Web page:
Runners: Beat the Summer Heat

By ProOrtho on
- Posted in: News

Summer running season is here! That means longer daylight hours, warmer temperatures and fewer layers. If you’re training for a marathon or just running to stay active, managing the sun and heat should be part of your routine.

Maintain a safe body temperature

Give your body at least a couple of weeks to get used to summer weather and gradually increase the intensity and length of your runs, even if you’ve been running all spring. Avoid the hottest (and most dangerous) part of the day, usually between 10am-4pm.

Hydrate

Staying well-hydrated can prevent symptoms like stomach cramps, lightheadedness, and headaches. Drink at least 8-12 ounces of water 30 minutes before any exercise to keep your perspiration system functioning. Try to drink another 8-12 ounces for every 20 minutes of exercising. For longer runs, carry water or plan a course with drinking fountains along the way.

Wear the right clothes

Wearing the right clothing lets your skin breathe, pulling moisture away from your body, allowing it to evaporate much faster. Look for light colored, lightweight, loose-fitting clothing. Choose non-cotton material to reflect the sun and heat.

If you’re especially sensitive to the sun, consider wearing a lightweight hat to protect your head and face. Pick up a hat that lets air in through the fabric to further cool you down.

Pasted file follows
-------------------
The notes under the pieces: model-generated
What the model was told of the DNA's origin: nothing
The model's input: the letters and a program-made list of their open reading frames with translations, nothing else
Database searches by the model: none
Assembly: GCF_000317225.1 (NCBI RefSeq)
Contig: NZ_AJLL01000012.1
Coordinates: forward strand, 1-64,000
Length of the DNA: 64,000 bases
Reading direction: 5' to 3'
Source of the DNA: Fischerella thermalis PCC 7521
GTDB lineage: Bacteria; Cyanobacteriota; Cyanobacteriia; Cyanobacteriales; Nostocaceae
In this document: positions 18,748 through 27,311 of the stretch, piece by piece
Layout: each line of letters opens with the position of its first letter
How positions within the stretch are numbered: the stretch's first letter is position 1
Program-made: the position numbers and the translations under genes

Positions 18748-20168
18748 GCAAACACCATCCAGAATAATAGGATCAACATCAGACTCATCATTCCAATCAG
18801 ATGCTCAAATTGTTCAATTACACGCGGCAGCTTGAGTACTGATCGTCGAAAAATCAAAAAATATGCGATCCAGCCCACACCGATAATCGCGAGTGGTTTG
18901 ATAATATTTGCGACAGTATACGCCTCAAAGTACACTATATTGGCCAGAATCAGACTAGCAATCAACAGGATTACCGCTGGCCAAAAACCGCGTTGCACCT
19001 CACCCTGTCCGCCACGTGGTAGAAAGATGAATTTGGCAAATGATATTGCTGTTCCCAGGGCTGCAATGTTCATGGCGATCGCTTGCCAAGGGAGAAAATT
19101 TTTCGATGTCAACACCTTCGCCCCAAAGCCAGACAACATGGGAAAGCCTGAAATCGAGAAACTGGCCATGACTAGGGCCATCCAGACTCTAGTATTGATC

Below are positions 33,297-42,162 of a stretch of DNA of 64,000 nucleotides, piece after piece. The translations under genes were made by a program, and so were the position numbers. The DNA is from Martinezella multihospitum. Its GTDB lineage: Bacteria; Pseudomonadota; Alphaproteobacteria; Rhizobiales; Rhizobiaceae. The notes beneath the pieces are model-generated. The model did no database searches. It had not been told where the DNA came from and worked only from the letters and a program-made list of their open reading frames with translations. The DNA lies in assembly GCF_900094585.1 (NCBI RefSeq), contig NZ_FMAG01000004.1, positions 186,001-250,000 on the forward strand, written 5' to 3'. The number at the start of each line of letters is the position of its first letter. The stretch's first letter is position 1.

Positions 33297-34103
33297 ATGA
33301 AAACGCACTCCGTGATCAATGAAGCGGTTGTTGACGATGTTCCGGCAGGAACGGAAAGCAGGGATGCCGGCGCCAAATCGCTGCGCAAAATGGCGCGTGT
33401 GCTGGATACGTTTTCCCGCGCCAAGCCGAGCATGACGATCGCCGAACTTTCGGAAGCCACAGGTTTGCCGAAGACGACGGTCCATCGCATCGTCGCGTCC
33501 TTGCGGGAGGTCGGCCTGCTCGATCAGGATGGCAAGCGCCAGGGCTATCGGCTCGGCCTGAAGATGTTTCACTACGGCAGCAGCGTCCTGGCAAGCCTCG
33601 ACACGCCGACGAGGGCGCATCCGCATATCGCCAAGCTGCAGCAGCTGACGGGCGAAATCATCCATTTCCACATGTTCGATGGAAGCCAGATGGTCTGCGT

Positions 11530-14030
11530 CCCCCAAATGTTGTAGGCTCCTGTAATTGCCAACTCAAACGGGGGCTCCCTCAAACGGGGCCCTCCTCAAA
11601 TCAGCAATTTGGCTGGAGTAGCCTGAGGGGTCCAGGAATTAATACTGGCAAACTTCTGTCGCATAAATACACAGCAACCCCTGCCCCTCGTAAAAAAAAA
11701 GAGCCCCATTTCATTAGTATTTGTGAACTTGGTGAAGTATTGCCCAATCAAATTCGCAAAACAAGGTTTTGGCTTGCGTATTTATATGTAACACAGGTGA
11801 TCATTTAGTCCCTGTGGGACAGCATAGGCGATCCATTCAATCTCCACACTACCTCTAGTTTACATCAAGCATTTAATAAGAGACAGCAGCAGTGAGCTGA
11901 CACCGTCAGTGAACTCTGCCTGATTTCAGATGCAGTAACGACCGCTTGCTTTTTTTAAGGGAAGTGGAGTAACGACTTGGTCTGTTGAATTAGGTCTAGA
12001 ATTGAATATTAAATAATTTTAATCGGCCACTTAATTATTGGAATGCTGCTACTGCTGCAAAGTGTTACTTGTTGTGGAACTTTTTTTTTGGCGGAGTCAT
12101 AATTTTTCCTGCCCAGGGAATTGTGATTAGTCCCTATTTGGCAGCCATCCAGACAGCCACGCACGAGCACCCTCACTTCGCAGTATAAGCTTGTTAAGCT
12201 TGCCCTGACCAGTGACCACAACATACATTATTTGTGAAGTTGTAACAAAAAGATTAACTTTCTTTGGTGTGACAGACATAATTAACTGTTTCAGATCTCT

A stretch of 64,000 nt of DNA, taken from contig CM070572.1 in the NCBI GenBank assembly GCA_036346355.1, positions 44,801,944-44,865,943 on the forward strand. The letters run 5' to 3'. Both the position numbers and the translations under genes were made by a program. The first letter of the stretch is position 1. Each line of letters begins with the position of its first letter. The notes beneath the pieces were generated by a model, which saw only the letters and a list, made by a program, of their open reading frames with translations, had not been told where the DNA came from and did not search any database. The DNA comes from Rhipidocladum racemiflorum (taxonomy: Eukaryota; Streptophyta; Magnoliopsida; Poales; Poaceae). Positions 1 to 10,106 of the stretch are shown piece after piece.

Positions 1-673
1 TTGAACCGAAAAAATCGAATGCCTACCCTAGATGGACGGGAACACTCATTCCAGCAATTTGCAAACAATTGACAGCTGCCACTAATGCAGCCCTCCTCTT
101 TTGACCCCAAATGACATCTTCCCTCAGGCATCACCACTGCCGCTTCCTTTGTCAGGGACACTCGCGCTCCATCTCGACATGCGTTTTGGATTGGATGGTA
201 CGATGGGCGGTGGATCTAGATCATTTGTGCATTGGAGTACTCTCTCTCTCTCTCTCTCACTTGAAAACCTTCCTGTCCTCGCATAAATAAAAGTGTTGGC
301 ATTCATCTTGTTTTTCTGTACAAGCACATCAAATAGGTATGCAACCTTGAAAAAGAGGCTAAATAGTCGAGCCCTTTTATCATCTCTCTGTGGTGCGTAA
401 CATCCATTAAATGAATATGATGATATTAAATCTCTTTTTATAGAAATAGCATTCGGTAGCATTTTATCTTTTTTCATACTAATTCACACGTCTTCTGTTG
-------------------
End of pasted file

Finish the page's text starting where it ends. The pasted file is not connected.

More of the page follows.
Never forget sunscreen

Look for products with an SPF of 40 or more that provide broad-spectrum protection, protecting you from ultraviolet radiation, UVA and UVB. Apply it at least 15 minutes before going outside.

Change up your pace

In the heat, alter your long runs to include walking intervals. Stop running every 4-5 minutes and walk for 1-2 minutes to keep your core temperature in check. This will maximize your running quality and reduce the chances of developing heat stress.

Know the symptoms

Know the symptoms of both heat exhaustion and heat stroke. If you do experience these symptoms, stop running immediately, find shade and rehydrate.

  • Heat Exhaustion: heavy sweating, rapid breathing, fast/weak pulse, headache, fatigue, and nausea.
  • Heat Stroke: rapid pulse, headache, dizziness, disorientation, nausea/vomiting, body-core temperature above 104 degrees.

Curious about other health, exercise, or pain management tips? Contact the top orthopedic doctors at ProOrtho today. Request an appointment here.

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